All of these cases involve performance enhancement. But which of them undermine the true spirit of sport?
Physiological doping agents used today enhance natural processes and capacities, and can be safely administered, under proper supervision. For example, steroids and EPO harness natural physiological processes. They don’t substantially change what people are capable of doing but simply optimise their physiology to achieve it. Nor do they transfer responsibility for the outcome to some external agent, such as a drug company. Steroids enable the athlete to train harder, but she still has to train harder to get a result. And she still has to try just as hard on the day to win. In short, the human element is as prominent as it is in ‘clean’ sport. Ben Johnson, Carl Lewis, Yohan Blake and other 100-metre champions are not real-life Popeyes: the pill does not create the muscle itself. These athletes have trained as hard, if not harder, than any athlete before them.
The US cyclist Tyler Hamilton, who in 2011 confessed to doping, achieved second place in one stage of the 2002 Giro d’Italia with a broken shoulder, coping with the pain by grinding his teeth. His reward was caps on 11 of those teeth. When he switched to blood doping, he noticed a remarkable phenomenon. His body felt the same screaming pain and exhaustion that marked the end of his physical reserves. But when he pushed on, he found he had more to give. His increased hematocrit (red blood cell count) was no easy ride. It simply gave him the ability to physically achieve more miles by continuing at the very edge of what he could mentally endure. That takes a courage and commitment that very few have.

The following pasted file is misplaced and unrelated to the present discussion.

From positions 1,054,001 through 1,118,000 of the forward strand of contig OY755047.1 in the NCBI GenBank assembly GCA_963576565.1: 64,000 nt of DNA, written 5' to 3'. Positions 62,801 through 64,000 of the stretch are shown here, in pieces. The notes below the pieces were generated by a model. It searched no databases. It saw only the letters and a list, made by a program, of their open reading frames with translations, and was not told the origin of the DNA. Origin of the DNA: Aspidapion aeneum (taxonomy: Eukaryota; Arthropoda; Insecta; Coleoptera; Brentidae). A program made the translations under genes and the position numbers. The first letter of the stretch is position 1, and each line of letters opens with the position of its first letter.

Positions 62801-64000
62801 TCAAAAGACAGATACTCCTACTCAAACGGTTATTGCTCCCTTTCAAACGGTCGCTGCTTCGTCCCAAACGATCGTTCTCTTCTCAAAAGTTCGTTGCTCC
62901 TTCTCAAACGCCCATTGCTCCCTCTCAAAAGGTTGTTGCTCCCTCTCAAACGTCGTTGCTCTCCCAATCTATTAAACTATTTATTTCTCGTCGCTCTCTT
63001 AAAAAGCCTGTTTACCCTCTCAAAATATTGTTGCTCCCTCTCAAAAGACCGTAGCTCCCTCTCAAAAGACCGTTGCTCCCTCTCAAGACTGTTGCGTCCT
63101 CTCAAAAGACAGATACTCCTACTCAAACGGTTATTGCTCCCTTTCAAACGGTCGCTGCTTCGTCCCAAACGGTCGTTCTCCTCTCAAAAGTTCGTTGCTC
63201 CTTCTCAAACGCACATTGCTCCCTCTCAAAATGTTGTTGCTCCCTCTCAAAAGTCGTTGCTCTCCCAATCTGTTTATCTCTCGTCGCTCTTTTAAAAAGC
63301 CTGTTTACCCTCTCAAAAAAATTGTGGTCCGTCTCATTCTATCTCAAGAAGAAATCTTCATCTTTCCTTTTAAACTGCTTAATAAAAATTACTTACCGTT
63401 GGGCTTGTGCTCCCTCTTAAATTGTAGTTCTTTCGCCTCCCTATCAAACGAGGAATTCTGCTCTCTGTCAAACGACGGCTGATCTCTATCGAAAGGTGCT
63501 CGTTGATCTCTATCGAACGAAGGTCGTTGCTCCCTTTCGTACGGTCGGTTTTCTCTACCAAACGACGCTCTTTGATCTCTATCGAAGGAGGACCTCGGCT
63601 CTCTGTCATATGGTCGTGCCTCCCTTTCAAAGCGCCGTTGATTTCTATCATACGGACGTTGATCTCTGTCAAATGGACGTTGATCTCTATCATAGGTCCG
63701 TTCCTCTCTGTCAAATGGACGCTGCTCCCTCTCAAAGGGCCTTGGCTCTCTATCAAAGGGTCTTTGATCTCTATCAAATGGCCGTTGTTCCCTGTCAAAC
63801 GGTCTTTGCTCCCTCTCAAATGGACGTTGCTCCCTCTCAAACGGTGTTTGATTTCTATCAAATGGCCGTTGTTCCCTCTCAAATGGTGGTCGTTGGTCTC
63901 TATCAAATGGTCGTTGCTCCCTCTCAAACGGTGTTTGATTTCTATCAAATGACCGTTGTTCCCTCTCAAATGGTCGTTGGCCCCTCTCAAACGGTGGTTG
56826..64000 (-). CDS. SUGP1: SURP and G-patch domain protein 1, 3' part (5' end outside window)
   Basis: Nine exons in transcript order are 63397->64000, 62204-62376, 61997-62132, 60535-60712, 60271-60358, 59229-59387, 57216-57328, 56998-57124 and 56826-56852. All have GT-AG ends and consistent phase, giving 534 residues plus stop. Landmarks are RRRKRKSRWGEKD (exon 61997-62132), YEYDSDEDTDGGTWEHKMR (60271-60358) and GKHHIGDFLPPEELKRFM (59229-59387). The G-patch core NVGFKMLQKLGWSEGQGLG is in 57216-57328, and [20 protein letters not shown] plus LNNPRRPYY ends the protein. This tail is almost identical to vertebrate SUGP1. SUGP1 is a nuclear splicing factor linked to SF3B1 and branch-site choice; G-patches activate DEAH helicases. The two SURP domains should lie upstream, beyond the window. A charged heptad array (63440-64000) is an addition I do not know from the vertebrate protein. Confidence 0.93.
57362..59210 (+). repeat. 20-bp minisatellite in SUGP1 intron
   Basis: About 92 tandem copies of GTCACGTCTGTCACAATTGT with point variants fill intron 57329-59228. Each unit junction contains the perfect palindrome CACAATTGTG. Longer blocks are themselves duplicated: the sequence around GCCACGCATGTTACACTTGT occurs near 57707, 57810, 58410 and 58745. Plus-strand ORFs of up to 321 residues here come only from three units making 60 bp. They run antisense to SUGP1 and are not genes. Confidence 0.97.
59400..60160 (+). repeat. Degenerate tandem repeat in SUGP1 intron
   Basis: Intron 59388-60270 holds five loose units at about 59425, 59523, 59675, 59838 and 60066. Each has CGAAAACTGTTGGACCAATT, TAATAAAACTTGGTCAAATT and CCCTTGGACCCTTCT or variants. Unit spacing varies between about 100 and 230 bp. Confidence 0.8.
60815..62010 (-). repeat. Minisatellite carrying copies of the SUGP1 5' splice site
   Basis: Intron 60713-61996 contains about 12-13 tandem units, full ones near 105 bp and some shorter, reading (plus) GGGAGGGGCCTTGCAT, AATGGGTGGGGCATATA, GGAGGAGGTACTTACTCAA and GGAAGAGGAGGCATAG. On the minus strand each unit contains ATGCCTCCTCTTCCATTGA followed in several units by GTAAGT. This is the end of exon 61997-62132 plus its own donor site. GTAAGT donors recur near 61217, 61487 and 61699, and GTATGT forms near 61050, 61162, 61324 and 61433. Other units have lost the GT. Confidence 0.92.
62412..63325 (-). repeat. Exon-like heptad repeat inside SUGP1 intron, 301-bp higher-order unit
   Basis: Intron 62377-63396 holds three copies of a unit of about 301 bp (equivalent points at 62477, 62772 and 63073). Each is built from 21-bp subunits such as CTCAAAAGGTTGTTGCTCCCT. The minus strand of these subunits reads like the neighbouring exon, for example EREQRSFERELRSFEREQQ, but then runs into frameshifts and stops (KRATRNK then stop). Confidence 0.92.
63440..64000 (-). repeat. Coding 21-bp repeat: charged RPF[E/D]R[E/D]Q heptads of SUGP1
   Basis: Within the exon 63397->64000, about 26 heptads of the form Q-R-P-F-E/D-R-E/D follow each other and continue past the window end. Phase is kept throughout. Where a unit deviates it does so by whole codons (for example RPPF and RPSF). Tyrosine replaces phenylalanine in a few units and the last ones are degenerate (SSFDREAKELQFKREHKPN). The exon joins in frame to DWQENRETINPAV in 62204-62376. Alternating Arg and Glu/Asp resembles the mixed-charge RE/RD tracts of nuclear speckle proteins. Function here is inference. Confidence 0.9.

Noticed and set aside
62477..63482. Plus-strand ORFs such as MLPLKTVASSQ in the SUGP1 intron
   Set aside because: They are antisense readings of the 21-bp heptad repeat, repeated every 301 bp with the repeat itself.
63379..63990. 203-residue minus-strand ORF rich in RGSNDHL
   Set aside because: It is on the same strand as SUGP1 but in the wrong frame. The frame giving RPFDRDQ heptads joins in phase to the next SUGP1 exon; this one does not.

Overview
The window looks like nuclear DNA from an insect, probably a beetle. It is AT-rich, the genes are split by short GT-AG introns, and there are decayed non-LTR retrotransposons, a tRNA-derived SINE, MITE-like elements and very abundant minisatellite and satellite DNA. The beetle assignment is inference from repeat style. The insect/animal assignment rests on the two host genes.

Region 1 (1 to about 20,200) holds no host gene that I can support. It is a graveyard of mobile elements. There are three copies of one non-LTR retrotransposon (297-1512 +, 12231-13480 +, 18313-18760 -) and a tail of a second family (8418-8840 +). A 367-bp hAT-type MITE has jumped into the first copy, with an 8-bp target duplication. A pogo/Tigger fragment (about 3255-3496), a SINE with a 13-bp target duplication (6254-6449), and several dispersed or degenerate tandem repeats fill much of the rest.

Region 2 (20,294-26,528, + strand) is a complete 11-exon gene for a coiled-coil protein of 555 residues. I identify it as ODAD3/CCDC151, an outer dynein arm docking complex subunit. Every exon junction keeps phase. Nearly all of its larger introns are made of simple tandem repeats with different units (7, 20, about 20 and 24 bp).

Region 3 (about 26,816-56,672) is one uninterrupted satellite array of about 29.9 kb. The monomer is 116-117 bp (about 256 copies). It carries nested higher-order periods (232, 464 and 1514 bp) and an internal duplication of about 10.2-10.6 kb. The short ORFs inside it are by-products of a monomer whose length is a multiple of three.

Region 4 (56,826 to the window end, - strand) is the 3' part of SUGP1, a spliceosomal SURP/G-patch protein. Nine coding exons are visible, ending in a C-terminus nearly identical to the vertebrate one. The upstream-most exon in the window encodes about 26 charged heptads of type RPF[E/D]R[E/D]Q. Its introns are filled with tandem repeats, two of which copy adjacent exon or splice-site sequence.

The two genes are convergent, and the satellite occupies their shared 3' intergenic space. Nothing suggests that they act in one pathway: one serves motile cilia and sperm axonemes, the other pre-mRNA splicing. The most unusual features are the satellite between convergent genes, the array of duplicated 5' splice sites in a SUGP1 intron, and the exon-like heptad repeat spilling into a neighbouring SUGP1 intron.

Humans are not racehorses: they are their own masters. Performance enhancement embodies the spirit of humanity
I believe the virtues we want sport to test are not compromised by the kinds of doping Ben and Lance wish to engage in. Like all athletes, they will dedicate their lives to their sport. In fact, sport has always been more than a test of physical excellence. It is also a test of mental capacities. Witness the strategies in a game of tennis, or the ways that soccer players exploit the rules, or the ‘poker-face’ techniques that cyclists use to make opponents believe they feel no pain. Mental virtues such as creativity, determination, calm, ingenuity and cunning are as important as physical attributes.
These attributes are also tested in training and preparation. How to train, for how long, when and, perhaps hardest of all, how to give 100 per cent at each session? The answers have become increasingly sophisticated, with measures of oxygen consumption, blood sampling, computer evaluation, wind chambers and other devices to maximise training. It is impossible to measure today’s greats against yesterday’s, even without doping. Training, nutrition, and equipment design have all been fine-tuned at a cost of millions of dollars. Our physiology is not immune to this tinkering: where once athletes were advised to avoid water as a dead weight, adequate hydration is now understood to be key. Where once they ate whatever food they could digest, today they have dosed 100-calorie gels.